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Title:
A PUMP
Document Type and Number:
WIPO Patent Application WO/1999/059237
Kind Code:
A1
Abstract:
A pump for pumping fluids, such as cryogenic liquids, comprises a rotor (14) in the form of a cylinder of superconductive material with an internal fluid driving means, such as an impeller or archimedean screw. Torque is applied to the rotor by a rotating external magnetic field generated by stator field coils (12). The use of superconductive material enables the pump to have a high power density. The rotor can also be mounted on integrated superconductive bearings.

Inventors:
Dew-hughes, David (University of Oxford Dept. of Engineering Science Parks Road Oxford OX1 3PJ, GB)
Mcculloch, Malcolm Duncan (University of Oxford Dept. of Engineering Science Parks Road Oxford OX1 3PJ, GB)
Aldwinckle, Jonathan James (University of Oxford Dept. of Engineering Science Parks Road Oxford OX1 3PJ, GB)
Kalok, Jim (University of Oxford Dept. of Engineering Science Parks Road Oxford OX1 3PJ, GB)
Application Number:
PCT/GB1999/001527
Publication Date:
November 18, 1999
Filing Date:
May 13, 1999
Export Citation:
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Assignee:
ISIS INNOVATION LIMITED (Ewert House Ewert Place Summertown Oxford OX2 7BZ, GB)
Dew-hughes, David (University of Oxford Dept. of Engineering Science Parks Road Oxford OX1 3PJ, GB)
Mcculloch, Malcolm Duncan (University of Oxford Dept. of Engineering Science Parks Road Oxford OX1 3PJ, GB)
Aldwinckle, Jonathan James (University of Oxford Dept. of Engineering Science Parks Road Oxford OX1 3PJ, GB)
Kalok, Jim (University of Oxford Dept. of Engineering Science Parks Road Oxford OX1 3PJ, GB)
International Classes:
F04D13/02; F04D13/06; H02K55/04; H02K7/14; (IPC1-7): H02K55/04; F04D13/02; F04D13/06
Foreign References:
US5017087A1991-05-21
US5407331A1995-04-18
US4421464A1983-12-20
US5026681A1991-06-25
Other References:
PATENT ABSTRACTS OF JAPAN vol. 018, no. 051 (M-1548), 26 January 1994 (1994-01-26) & JP 05 272484 A (NGK INSULATORS LTD), 19 October 1993 (1993-10-19)
MCCULLOCH M D ET AL: "Brushless ac machines with high temperature superconducting rotors" MATERIALS SCIENCE AND ENGINEERING B, vol. 53, no. 1-2, 1 May 1998 (1998-05-01), page 211-215 XP004140021 ISSN: 0921-5107
MCCULLOCH M D, DEW-HUGHES D, JIM K, MORGAN C: "The measurement and numerical calculation ot the torque-speed curve of high temperature superconducting hyteresis motor" EIGHTH INTERNATIONAL CONFERENCE ON ELECTRICAL MACHINES AND DRIVES, 1 - 3 September 1997, pages 268-273, XP002112550 Cambridge, UK
None
Attorney, Agent or Firm:
Smith, Samuel Leonard (J.A. Kemp & Co. 14 South Square Gray's Inn London WC1R 5LX, GB)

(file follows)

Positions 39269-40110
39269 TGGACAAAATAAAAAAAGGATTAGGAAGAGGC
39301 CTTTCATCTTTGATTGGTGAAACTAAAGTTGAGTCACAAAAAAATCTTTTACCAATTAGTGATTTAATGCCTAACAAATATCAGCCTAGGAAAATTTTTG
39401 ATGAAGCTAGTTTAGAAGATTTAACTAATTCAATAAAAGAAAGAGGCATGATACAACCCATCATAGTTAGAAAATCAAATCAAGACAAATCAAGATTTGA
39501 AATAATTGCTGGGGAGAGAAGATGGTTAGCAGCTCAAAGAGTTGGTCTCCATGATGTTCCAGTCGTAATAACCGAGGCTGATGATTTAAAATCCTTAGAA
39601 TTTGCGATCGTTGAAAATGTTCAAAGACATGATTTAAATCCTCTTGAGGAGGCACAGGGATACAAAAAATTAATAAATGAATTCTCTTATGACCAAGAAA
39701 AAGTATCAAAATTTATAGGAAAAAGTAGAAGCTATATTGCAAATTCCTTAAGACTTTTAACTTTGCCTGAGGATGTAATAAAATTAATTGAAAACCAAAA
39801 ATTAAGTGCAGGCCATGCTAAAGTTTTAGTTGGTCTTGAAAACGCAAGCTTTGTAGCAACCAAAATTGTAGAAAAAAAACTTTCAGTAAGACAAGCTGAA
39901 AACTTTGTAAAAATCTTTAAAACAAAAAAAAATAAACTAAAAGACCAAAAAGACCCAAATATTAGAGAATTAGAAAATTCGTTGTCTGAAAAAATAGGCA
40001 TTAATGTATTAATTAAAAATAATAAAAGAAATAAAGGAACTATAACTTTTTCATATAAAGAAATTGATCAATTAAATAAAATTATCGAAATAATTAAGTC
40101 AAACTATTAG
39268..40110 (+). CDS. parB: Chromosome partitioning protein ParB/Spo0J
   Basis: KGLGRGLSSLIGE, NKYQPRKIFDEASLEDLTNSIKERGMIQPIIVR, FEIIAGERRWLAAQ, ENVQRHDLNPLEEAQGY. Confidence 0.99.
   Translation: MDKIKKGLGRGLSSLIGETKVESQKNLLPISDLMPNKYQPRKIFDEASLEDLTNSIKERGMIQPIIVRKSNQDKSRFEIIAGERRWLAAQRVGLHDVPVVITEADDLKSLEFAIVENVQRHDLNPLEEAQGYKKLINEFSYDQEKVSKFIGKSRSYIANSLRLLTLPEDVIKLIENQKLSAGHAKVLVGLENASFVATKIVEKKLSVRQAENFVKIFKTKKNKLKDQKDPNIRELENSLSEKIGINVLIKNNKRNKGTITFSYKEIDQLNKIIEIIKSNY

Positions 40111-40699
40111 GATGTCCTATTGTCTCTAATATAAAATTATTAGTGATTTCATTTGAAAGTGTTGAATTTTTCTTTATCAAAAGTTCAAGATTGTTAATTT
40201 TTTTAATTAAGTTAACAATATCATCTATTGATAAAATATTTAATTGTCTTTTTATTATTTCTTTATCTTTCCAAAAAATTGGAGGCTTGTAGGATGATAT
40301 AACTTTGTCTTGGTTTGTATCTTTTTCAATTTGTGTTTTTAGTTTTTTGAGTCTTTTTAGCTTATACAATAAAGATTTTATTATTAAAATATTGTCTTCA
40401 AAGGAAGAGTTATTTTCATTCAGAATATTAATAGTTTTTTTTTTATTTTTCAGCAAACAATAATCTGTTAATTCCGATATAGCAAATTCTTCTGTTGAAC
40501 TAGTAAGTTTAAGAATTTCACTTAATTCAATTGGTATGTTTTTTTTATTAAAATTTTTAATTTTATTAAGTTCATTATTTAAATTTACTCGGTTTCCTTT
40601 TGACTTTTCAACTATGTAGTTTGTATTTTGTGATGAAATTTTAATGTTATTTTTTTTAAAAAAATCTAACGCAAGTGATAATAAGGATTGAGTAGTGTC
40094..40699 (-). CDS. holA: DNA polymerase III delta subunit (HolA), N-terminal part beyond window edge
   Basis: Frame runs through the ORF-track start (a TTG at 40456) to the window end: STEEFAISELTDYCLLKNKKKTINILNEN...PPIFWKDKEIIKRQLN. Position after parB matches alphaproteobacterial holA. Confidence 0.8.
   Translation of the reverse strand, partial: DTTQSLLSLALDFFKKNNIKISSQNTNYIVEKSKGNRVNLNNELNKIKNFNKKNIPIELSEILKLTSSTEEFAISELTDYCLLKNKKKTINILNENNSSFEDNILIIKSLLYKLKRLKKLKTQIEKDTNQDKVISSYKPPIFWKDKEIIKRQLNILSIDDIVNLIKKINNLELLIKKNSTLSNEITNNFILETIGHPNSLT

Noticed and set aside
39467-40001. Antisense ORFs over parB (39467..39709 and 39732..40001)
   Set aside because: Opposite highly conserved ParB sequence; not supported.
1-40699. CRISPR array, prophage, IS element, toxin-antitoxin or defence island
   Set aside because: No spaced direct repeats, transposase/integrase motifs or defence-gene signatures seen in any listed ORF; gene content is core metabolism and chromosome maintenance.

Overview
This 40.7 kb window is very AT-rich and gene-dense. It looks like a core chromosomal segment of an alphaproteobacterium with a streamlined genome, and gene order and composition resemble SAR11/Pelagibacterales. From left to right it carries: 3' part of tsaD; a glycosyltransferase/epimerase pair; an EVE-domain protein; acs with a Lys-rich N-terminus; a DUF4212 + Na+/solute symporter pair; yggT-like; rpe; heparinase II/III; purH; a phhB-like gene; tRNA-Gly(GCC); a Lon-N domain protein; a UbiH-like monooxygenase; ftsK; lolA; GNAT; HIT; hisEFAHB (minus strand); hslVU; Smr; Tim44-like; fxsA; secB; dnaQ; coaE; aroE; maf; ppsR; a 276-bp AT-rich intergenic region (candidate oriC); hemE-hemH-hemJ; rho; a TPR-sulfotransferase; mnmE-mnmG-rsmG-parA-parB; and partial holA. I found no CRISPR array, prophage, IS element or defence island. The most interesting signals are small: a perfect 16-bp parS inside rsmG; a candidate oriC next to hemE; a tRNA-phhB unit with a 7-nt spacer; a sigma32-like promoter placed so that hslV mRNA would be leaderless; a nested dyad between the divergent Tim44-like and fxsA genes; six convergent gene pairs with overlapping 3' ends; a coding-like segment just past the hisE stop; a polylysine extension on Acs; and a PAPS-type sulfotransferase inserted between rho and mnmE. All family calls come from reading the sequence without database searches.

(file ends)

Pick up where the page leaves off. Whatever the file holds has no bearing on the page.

Download PDF:
Claims:
CLAIMS
1. A pump comprising: a fluid driver provided in a conduit for a fluid, wherein the fluid driver comprises a superconductive material such that the fluid driver can be rotated by an applied magnetic field to drive fluid through the conduit.
2. A pump according to claim 1, wherein the superconductive material is any superconductor with a flux trapping capability and/or levitating properties such as a type II superconductor.
3. A pump according to claim 2, wherein the superconductive material comprises at least one of YBCO and BiSCCO.
4. A pump according to claim 1,2 or 3, wherein the fluid driver further comprises iron.
5. A pump according to any one of the preceding claims, wherein the superconductive material is in the form of a cylinder.
6. A pump according to any one of the preceding claims, wherein the fluid driver further comprises an impeller.
7. A pump according to any one of claims 1 to 5, wherein the fluid driver further comprises an archimedean screw.
8. A pump according to any one of the preceding claims, further comprising stator coils for applying the magnetic field.
9. A pump according to claim 8, wherein the stator coils are mounted within the conduit.
10. A method of pumping fluid comprising the steps of: providing in the fluid a fluid driver comprising a superconducting material; and applying a magnetic field to the fluid driver so as to rotate the fluid driver and drive the fluid.
Description:
A PUMP This invention relates to a pump. It is particularly useful for pumping cold fluids, such as cryogenic liquids.

It is often required to transfer a cryogen, such as liquid nitrogen or oxygen. This has been achieved by connecting a tube from the liquid nitrogen container to the destination for the liquid nitrogen. The tube dips into the liquid nitrogen and by pressurising the container the liquid is conveyed through the tube. This method has the disadvantages that the flow is rather sudden and unpredictable.

An improved apparatus and method for pumping is desirable for applications such as in the petrochemicals industry.